further proseC\ltion,of this action. The case will be simplified, and the :real question clearly presented, by ,ignoring that rlecree, and eliminating it from consideration as quite unimportant. If the plea or defense ,ofa former suit pending upon the same cause ofa9tion between the same good when it was interposed, it is good now. Certainly, the parties oeircumstance thl1t the plaintiff has Gontinued to prosecute the former suit, has prosecuted it successfully, and has obtainl"d thereby all the relief to which he is entitled. against the defendant, arising from the non-payment ·of the coupon!> and scrip certificates in controversy, does not supersede the plea, or nullify the defense. No doubt is entertained that tl1at de'cree merges the canse of action upon the plaintiff's coupons and certificates to the extent of the recovery adjudged, and that to that extent the ,decree can be used as a bar. to the present action; Qut, as regards the plaintiff's demand for interest earned by the defendant sLlbsequent to .the period covered by the accounting, the only question in the case is whether the pendency of the suit .is a defense. Eank v. Bank,7 Gill, 415; McGilvrcty v. Avery, 30, Vt. 538; Barnes v. Gibbs, 31 N. J. Law, 317. If the present action had been. brought originally in this court, .and the prior suit had been brought on the law side of this court, un-questionably the plea would haye afforded a complete defense to the action. It is because a second action between the sam(j parties, for the same cause, is regarded as unnecessary and vexatious, that the pendency of the first is allowed. to be pleaded in abatement of the second. But a second action is not always an unnecessary and merely vexatious proceeding. $ometimes the property of lobe defendant in one territorial jurisdiction is insufficient to ena,ble the plaintiff to obtain satislftCtion of his demand there, and sometimes the assistance of the different remedies :afforded by the same tribunal, when exercising its different jurisdictions ,over subject-matter, may be to enable the plaintiff to successfully enforce his right. While it would be a hardship to a defendant to permit him to be vexed twice for the same breach of duty when the first suit supplies an adequate remedy to the plaintiff, it would be an equal or greater hardship to a plaintiff to deny him the privilege of instituting a second suit and prosecutingit to a judgment when it is apparent that he can obtain but a partial satisfaction of his claim unless he is permitted to resort to both actions. This is well illustrated by the present case, where the plaintiff' adopted first the more convenient and adequate remedy of It suit in equity to enforce his demand, and by an aecounting ascertained what money had been earned by the defendant applicable to the payment of interest during a period of years; and, when he was About to obtain a decree for that part of his demand which had accrued at the time of the accounting, he found that he could secure his claim for another part, which had accrued subsequently, by bringing an action .at law in which he could obtain an attachment against the property of the defendant. He could not, before bringing his suit at law, dismiss his bill in equity without losing the benefit of an his proceedings; and .if he were required to abide.by his remedy in equity exclusively) and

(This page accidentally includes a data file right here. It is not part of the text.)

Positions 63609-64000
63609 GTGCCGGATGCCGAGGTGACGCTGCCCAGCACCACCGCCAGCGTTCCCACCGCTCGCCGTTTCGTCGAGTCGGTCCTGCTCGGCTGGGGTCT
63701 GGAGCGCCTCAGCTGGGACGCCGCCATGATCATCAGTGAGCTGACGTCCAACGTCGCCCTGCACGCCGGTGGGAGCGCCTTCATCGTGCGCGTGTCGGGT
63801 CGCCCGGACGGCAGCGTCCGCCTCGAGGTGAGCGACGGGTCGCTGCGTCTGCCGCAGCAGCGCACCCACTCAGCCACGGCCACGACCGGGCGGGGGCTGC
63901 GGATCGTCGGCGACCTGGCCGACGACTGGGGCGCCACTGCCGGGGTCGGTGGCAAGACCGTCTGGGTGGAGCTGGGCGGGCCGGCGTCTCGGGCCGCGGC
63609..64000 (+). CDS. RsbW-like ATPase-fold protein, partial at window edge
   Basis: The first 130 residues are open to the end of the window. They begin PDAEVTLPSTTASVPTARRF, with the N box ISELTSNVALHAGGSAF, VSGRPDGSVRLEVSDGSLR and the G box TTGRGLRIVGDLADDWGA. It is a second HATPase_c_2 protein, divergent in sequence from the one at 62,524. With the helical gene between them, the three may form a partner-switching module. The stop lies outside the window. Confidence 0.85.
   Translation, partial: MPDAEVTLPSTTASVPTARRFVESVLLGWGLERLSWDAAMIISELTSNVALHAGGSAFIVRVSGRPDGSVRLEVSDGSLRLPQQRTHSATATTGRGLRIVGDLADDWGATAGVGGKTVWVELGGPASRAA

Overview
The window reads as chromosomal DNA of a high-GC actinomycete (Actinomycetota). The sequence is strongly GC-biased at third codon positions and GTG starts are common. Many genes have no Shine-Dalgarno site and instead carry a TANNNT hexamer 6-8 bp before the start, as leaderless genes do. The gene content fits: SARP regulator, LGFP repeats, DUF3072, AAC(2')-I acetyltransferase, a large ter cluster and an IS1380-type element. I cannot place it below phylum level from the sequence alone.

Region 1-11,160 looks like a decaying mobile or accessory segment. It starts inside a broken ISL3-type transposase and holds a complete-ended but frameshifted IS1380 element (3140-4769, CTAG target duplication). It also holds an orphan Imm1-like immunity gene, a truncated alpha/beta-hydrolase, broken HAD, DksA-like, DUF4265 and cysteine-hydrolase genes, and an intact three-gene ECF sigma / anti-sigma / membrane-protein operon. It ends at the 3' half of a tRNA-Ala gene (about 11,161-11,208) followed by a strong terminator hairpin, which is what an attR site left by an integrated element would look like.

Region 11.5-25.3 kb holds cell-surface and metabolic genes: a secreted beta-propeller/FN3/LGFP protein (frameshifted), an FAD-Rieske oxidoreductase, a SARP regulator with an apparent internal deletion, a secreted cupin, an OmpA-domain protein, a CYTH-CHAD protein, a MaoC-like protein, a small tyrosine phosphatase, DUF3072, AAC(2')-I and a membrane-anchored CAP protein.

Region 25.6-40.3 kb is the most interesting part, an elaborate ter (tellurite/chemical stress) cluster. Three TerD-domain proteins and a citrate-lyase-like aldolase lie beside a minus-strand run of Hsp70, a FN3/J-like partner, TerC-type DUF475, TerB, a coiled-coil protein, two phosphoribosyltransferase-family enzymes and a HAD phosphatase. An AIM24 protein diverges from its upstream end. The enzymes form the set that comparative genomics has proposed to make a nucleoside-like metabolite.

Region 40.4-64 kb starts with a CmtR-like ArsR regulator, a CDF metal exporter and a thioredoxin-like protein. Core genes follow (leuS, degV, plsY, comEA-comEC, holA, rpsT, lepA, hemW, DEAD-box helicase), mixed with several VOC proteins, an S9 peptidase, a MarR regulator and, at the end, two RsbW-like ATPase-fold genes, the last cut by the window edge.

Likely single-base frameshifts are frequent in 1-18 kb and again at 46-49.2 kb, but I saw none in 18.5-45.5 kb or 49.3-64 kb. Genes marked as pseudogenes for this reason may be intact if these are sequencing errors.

PIKE V.GRAND TRUNK RY. CO; OF CANADA.